Are Putin and His Olympics Good for the Jews?

There is one minority group in Russia that has been repressed and persecuted for centuries, but seems to be fully behind the Sochi Olympics: the Jews.

Anshel Pfeffer
Anshel Pfeffer
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Anshel Pfeffer
Anshel Pfeffer

SOCHI, Russia — The 2014 Winter Olympics that will begin here on February 7 are already being overshadowed by an international outcry over the Kremlin’s policy toward gay rights, its suppression of dissident political voices, and protests by environmentalists outraged at the material and natural cost of the most expensive Olympic Games ever. And then there's the simmering tension with the country’s minorities, particularly the Muslim population of the Caucasus region, near Sochi, where a bloody counter-insurgency campaign continues against militant organizations. But there is one minority group in Russia that has been repressed and persecuted there for centuries but seems to be fully behind the Sochi Olympics: the Jews.

These are the first games at which the Olympic villages will have specially designated synagogues, complete with prayer books and Torah scrolls. Previous Olympics had multi-faith prayer areas, but this is the first time that there will be churches, mosques and synagogues on site. Less than two weeks before the games begin, Rabbi Ari Edelkopf, director of the Chabad Jewish Center in Sochi, is still putting the finishing touches to the synagogues, taking delivery from Israel of small curtains for the Torah arks. He says with a smile that he toyed with the idea of embroidering the Olympic rings on them, but decided against it.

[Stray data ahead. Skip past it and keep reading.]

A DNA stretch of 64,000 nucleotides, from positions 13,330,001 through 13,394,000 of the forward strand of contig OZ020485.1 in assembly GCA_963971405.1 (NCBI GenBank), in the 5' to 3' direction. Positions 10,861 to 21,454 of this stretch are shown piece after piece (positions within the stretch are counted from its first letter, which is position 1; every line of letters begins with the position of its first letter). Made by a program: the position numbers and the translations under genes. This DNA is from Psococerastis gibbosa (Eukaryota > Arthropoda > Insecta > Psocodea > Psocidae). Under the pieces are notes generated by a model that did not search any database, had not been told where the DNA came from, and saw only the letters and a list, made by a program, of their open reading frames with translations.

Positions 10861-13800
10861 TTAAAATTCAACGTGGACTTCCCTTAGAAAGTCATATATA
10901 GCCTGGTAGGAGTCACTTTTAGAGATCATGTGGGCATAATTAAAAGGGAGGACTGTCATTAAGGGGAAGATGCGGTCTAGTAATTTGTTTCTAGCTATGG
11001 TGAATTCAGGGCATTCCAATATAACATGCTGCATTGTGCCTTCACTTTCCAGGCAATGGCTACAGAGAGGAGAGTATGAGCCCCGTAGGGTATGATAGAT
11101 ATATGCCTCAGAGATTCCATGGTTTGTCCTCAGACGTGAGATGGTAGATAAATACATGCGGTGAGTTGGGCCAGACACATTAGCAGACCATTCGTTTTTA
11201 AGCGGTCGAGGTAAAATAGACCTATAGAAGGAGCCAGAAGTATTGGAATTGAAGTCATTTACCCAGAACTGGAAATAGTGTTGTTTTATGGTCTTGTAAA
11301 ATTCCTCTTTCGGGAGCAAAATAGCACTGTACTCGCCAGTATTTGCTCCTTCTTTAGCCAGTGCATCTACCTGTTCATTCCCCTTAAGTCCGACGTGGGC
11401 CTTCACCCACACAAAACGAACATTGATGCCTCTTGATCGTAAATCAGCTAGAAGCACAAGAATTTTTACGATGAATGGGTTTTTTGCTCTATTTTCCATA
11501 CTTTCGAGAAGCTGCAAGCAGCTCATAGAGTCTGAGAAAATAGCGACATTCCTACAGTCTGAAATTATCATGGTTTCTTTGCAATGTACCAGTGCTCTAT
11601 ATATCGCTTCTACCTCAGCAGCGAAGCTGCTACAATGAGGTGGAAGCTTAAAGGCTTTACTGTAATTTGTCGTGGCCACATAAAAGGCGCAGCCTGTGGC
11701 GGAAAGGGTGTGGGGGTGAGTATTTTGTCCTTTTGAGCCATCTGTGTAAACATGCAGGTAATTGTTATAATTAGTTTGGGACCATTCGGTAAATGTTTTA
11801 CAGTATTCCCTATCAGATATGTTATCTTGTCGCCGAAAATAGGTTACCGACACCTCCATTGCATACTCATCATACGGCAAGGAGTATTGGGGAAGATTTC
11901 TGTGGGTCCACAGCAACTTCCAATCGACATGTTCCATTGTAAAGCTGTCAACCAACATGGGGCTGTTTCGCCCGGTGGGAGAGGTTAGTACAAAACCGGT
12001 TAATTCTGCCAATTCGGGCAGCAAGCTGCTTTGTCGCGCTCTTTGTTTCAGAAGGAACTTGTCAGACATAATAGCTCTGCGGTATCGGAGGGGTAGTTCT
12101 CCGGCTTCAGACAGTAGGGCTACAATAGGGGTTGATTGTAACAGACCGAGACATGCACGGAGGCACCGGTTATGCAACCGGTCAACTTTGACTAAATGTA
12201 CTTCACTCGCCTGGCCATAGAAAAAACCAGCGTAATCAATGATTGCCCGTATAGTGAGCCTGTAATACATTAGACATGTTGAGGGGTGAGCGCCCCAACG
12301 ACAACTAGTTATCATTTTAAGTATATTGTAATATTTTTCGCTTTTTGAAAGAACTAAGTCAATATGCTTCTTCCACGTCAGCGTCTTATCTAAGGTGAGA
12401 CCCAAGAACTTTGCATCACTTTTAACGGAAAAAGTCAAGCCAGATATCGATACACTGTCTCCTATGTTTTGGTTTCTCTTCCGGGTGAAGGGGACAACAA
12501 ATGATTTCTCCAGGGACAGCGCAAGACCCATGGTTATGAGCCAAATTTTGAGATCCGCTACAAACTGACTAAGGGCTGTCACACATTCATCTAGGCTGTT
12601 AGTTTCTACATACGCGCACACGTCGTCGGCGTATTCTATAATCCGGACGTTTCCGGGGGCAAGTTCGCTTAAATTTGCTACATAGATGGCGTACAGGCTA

“I did some research and it seems the symbol has a Hellenistic origin, so I decided we can’t put that in a synagogue," he said. "The Olympics are a very physical and non-Jewish concept, but we are trying to put some spirituality in it.”

Chabad’s efforts seem rather excessive. Edelkof will be reinforced by no less than 12 other rabbis during the games. They are supposed to help him distribute kosher food, conduct prayer services and give lectures on Judaism — all for five Israeli athletes and a tiny handful of Jewish members of the American and Russian delegations. “It’s never about the numbers,” says Edelkopf. “We aim to be here for every Jew, and besides, we will also be giving out booklets on sports and Jewish spirituality to the goyim.”

The synagogues in Sochi aren't tapping into some pre-Communist era Jewish heritage there.

Many cities and towns in Russia have some Jewish history, even if only the memory of a community that existed before the 1917 revolution and may have continued underground during Communist times. But Sochi, which was little more than a village until Joseph Stalin ordered it transformed into a summertime spa town in the 1930s, never had a synagogue or any other communal organization before Edelkopf arrived there 12 years ago.

That doesn’t mean there were no Jews there at all.

Even at the height of Communist repression, there were some among the immigrants and holidaymakers who arrived in the growing town, where small groups arrived for vacations in September, around the High Holy Days. The more religious-minded among them held secret prayers in their rooms; others simply enjoyed hearing violinists play klezmer music in the restaurants by the shore.

Today, Edelkopf knows of about 2,000 Jews living in the greater Sochi area, a string of towns sprawling along 140 kilometers of the Black Sea. And while Edelkopf says there are cities in Russia with much larger Jewish populations that don't have a rabbi, Chabad headquarters decided to send him there as an emissary of the movement “because many people come here on vacation from all around Russia, when they are relaxed and open, and this is the place to reach them.”

But there is also a political undertone to his presence, as there is to much of Chabad’s activities in Russia.

Long before the 2014 Winter Olympics, Sochi was the favored summer destination of President Vladimir Putin — who personally lobbied to have the Olympics held there — and Chabad officials are close to the president.

Sochi. January 29, 2014.
Sochi. January 29, 2014.